U.S. Economy Adds 227K Jobs in January, Far Better than Anticipated 175K
The Labor Department said Friday the first jobs report under President Donald J. Trump far exceeded expectations, adding 227,00 versus anticipated 175,000. The unemployment rate ticked higher to 4.8% as the labor force participation rose by 0.2% to 62.9%.
The less-cited but arguably more important employment-population ratio also finally began to increase, edging up to 59.9%.
“Time will tell if Trump can keep the economy’s winning streak alive. It’s not going to be easy to bring back those manufacturing jobs lost since the late ’90s,” said Chris Rupkey, chief economist at MUFG Union Bank in New York.
Manufacturing, which President Trump made a centerpiece of his campaign, actually added 5,000 jobs in January. Along with mining, logging and other high-wage industries, manufacturing has been on a downtrend. The Institute for Supply Management’s gauge of national manufacturing activity hit its highest level since August 2014.
Over the previous eight years, the U.S. economy mostly added part-time, low-wage and predominantly service sector jobs and it manifested into little to no wage growth. In January, average hourly earnings for all employees on private nonfarm payrolls rose barely by 3 cents to $26.00, following only a 6-cent increase in December.
Over the year, average hourly earnings have risen by 2.5%. In January, average hourly earnings of private-sector production and nonsupervisory employees increased by 4 cents to $21.84.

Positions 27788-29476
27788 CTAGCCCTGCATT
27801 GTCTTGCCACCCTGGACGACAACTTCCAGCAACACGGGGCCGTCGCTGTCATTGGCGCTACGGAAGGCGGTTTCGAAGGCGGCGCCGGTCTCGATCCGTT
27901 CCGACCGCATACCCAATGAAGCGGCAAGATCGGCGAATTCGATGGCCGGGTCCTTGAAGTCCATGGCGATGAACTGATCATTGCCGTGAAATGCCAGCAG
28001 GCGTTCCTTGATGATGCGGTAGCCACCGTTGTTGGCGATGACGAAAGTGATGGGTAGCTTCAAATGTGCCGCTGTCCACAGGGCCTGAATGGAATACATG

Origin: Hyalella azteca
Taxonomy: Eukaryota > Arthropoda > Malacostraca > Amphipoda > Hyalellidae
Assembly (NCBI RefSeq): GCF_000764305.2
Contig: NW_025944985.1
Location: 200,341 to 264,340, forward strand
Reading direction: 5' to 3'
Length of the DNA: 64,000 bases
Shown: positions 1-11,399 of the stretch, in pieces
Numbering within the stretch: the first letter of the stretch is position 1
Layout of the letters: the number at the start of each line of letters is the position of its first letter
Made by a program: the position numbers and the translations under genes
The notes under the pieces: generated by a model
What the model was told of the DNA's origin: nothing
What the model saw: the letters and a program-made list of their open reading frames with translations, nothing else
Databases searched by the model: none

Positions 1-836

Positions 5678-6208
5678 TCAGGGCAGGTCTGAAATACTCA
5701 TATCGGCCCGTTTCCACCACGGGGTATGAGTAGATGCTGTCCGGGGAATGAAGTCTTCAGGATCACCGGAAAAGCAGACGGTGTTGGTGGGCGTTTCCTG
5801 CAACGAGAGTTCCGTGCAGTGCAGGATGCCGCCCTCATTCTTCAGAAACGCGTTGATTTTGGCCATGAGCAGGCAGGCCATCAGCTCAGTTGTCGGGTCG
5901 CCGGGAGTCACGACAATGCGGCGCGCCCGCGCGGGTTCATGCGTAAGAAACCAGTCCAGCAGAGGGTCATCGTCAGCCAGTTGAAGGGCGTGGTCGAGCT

The Labor Department (DOL) jobs report, which is conducted by the Bureau of Labor Statistics (BLS), comes after the ADP National Employment Report on Wednesday showed that private employers added 246,000 jobs last month, up from 151,000 in December. The BLS report is the strongest number since September.
The mainstream media is attempting to either diminish the impact the new president had on hiring or flat-out give President Barack Obama the credit, altogether. For the record, we would like to see wages grow by a far greater pace in the future, but the pleasant surprise in the labor market this month is due to future expectations.
Employers do not hire based on the current conditions in a 21-day period. That’s not how business works. Employers hire based on future expectations, which all data sets indicate is optimistic due to President Trump’s proposed policies. In fact, the jobs numbers for November–released a week before the election–were revised down from 200,000 to 160,000.